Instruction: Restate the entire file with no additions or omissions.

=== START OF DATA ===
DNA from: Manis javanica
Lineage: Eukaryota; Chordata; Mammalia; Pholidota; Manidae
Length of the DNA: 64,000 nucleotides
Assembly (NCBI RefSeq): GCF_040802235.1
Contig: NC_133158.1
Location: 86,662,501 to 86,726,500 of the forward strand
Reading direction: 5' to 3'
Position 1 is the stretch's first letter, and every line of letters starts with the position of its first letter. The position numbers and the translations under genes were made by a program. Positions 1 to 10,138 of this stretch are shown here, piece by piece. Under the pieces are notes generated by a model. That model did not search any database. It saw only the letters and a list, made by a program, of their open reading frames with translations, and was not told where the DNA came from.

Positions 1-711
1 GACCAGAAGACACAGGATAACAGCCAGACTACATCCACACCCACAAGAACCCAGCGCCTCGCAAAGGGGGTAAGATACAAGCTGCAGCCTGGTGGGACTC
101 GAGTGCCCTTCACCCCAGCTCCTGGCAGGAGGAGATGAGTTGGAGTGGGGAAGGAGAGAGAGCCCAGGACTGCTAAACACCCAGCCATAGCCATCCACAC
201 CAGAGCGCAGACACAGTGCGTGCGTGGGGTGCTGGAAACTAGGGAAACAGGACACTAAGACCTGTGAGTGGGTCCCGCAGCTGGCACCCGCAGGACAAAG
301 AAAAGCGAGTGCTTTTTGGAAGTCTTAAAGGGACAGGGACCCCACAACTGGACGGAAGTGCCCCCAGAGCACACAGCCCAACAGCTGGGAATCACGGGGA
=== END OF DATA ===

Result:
DNA from: Manis javanica
Lineage: Eukaryota; Chordata; Mammalia; Pholidota; Manidae
Length of the DNA: 64,000 nucleotides
Assembly (NCBI RefSeq): GCF_040802235.1
Contig: NC_133158.1
Location: 86,662,501 to 86,726,500 of the forward strand
Reading direction: 5' to 3'
Position 1 is the stretch's first letter, and every line of letters starts with the position of its first letter. The position numbers and the translations under genes were made by a program. Positions 1 to 10,138 of this stretch are shown here, piece by piece. Under the pieces are notes generated by a model. That model did not search any database. It saw only the letters and a list, made by a program, of their open reading frames with translations, and was not told where the DNA came from.

Positions 1-711
1 GACCAGAAGACACAGGATAACAGCCAGACTACATCCACACCCACAAGAACCCAGCGCCTCGCAAAGGGGGTAAGATACAAGCTGCAGCCTGGTGGGACTC
101 GAGTGCCCTTCACCCCAGCTCCTGGCAGGAGGAGATGAGTTGGAGTGGGGAAGGAGAGAGAGCCCAGGACTGCTAAACACCCAGCCATAGCCATCCACAC
201 CAGAGCGCAGACACAGTGCGTGCGTGGGGTGCTGGAAACTAGGGAAACAGGACACTAAGACCTGTGAGTGGGTCCCGCAGCTGGCACCCGCAGGACAAAG
301 AAAAGCGAGTGCTTTTTGGAAGTCTTAAAGGGACAGGGACCCCACAACTGGACGGAAGTGCCCCCAGAGCACACAGCCCAACAGCTGGGAATCACGGGGA